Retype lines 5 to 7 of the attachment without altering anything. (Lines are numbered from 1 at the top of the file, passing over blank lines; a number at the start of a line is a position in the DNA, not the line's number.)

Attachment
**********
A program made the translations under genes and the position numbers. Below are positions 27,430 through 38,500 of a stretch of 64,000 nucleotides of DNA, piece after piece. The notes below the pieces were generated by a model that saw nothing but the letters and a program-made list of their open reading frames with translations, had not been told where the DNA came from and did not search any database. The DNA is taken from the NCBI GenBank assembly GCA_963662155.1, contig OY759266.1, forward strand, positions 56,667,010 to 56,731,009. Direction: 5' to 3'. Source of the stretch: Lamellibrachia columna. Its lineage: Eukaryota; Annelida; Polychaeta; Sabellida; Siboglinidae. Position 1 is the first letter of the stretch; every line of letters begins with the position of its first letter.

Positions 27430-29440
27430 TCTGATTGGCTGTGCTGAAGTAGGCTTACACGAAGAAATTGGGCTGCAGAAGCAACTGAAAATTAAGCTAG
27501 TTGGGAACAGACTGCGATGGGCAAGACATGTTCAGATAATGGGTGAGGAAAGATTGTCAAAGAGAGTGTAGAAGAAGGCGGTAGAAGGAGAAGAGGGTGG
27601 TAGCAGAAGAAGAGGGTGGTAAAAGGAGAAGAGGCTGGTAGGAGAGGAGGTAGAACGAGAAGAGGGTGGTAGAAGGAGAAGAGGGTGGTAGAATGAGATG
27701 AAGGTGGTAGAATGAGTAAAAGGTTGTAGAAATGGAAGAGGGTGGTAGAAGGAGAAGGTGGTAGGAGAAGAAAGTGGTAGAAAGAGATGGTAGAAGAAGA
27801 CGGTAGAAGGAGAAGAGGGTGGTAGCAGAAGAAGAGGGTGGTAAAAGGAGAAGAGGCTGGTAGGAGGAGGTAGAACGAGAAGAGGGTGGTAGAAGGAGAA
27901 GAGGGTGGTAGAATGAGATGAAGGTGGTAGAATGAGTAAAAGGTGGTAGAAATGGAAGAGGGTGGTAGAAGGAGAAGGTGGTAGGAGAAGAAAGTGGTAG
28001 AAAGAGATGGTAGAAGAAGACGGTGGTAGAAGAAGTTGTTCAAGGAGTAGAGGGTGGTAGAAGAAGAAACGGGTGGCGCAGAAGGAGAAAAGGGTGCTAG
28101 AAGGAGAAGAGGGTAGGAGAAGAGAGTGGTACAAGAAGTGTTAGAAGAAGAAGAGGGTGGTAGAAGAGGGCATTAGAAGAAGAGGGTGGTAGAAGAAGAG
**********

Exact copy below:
27601 TAGCAGAAGAAGAGGGTGGTAAAAGGAGAAGAGGCTGGTAGGAGAGGAGGTAGAACGAGAAGAGGGTGGTAGAAGGAGAAGAGGGTGGTAGAATGAGATG
27701 AAGGTGGTAGAATGAGTAAAAGGTTGTAGAAATGGAAGAGGGTGGTAGAAGGAGAAGGTGGTAGGAGAAGAAAGTGGTAGAAAGAGATGGTAGAAGAAGA
27801 CGGTAGAAGGAGAAGAGGGTGGTAGCAGAAGAAGAGGGTGGTAAAAGGAGAAGAGGCTGGTAGGAGGAGGTAGAACGAGAAGAGGGTGGTAGAAGGAGAA